The news continued to be poor in the iron ore complex yesterday:
Although spot held up, it’s on its Pat Malone and it won’t last. The caning of rebar is especially a concern and it is quite clear that the restock is done, not just in ore but it appears steel as well:
The refusal of spot to move has blown spreads to swap and rebar back to their uncomfortable wides:
And this has happened despite an ongoing draw down in Chinese port inventories of ore:
As I’ve said before, this should be positive because when inventory stabilises, imports should rise. But right now its making me wonder just how fundamentally weak the steel sector is.
In short, we are setting the conditions here for a sharp fall in spot ahead.
Which will not help the news today, which is all about furious agreement with my my emerging iron ore glut thesis and what that means for emerging producers. Nothing good! From The Australian:
UBS analyst Glyn Lawcock warned that the rail lines being considered by the likes of Gina Rinehart’s Roy Hill and infrastructure group QR National could add significant new supplies to the iron ore market at the same time as heavyweights Rio Tinto, BHP Billiton and Fortescue Metals were expanding their production, hurting iron ore prices and potentially rendering new projects uneconomic.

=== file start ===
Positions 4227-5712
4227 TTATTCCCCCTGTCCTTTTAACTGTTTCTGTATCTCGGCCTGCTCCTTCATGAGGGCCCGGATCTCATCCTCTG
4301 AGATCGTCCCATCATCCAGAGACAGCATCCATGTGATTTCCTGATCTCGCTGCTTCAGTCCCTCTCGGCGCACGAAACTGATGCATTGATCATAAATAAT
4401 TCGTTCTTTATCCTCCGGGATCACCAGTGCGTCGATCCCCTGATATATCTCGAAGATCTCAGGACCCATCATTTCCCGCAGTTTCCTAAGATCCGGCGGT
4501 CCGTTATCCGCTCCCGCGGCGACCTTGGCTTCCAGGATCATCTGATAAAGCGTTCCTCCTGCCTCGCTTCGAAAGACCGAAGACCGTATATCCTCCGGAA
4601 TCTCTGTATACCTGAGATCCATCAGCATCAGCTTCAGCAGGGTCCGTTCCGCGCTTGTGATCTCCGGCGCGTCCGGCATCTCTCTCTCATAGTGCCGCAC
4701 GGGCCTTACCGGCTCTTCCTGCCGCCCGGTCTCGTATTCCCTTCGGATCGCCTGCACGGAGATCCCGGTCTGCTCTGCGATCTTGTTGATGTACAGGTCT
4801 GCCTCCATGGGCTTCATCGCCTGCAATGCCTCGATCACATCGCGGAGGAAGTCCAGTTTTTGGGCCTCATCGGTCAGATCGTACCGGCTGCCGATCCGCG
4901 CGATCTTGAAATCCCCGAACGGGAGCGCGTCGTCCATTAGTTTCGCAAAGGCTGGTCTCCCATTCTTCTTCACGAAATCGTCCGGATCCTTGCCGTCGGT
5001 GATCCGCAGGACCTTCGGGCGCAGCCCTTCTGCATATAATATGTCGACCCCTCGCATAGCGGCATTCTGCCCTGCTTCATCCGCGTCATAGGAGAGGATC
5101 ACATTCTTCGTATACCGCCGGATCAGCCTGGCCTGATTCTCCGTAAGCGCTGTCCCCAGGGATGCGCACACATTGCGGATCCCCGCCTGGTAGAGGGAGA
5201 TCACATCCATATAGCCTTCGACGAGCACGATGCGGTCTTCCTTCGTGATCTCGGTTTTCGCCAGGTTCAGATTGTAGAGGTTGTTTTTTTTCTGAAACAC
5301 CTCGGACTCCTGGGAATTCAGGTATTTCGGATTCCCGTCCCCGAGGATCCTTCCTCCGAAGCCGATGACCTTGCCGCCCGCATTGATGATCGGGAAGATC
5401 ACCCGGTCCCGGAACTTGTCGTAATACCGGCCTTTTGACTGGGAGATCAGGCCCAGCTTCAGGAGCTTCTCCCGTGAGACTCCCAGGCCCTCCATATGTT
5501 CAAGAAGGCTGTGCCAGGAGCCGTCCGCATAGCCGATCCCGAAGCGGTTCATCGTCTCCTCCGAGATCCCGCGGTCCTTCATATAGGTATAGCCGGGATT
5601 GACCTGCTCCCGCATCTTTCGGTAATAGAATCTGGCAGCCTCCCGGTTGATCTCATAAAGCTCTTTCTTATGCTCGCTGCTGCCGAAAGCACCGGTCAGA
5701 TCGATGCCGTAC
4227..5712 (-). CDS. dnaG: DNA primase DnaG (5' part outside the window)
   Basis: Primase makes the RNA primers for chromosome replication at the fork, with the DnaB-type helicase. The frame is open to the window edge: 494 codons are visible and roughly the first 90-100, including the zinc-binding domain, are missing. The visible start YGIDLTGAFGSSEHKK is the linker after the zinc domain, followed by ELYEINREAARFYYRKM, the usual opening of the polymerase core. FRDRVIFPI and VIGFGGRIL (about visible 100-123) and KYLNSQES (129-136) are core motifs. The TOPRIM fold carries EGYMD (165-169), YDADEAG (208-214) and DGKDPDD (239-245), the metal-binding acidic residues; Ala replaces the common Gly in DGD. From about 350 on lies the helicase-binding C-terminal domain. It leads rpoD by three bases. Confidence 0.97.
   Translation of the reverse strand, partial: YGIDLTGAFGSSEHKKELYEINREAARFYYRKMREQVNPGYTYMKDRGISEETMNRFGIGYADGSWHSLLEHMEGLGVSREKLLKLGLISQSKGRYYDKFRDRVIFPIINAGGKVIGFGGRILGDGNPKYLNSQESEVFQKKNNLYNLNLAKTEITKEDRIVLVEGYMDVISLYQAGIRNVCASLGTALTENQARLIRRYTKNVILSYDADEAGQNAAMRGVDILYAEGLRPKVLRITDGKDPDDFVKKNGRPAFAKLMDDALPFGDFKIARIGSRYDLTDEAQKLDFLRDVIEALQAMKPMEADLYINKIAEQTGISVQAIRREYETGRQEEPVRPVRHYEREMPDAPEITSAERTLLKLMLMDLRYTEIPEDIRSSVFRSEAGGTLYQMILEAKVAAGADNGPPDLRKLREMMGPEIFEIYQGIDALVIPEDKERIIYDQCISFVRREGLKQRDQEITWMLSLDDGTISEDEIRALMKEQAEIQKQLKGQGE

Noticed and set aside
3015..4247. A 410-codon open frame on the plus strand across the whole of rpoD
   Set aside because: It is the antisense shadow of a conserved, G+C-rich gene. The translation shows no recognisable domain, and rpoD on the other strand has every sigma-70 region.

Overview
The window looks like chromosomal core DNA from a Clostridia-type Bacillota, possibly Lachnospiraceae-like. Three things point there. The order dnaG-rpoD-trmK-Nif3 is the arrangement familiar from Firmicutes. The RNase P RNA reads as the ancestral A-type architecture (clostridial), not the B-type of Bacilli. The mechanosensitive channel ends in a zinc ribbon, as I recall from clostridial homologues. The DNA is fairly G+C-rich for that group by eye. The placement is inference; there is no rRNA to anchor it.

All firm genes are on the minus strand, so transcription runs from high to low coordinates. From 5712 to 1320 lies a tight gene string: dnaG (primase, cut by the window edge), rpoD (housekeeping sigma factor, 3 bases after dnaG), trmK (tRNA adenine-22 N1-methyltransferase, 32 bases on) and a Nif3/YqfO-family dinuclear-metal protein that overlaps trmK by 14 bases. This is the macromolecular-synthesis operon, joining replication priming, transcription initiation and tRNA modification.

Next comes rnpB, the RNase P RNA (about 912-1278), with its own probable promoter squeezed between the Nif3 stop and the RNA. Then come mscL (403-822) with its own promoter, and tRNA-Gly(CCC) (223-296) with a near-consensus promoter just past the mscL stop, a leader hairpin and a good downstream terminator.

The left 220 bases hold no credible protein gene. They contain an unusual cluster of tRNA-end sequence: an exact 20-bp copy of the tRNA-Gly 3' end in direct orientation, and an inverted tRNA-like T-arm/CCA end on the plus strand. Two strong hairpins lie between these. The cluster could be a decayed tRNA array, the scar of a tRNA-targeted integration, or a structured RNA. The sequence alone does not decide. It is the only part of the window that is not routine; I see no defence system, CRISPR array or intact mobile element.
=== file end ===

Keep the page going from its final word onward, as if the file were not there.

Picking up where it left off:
“The additional potential supply that Atlas, Hancock and Wah Nam could provide is a negative to the iron ore trade and this ultimately leads us to a view that developing rail infrastructure could in fact make these aspiring projects less economic due to lower margins,” Mr Lawcock said.
“These new entrants could effectively become the top of the cost curve . . . which effectively sees these new entrants generate a zero (free cashflow) margin.”
UBS is predicting a long-term iron ore price of $US72 a tonne at a US dollar exchange rate of 80c, in line with Mr Lawcock’s forecast operating costs for the new entrants.
Yep. More Australian production plans are headed for the shelf.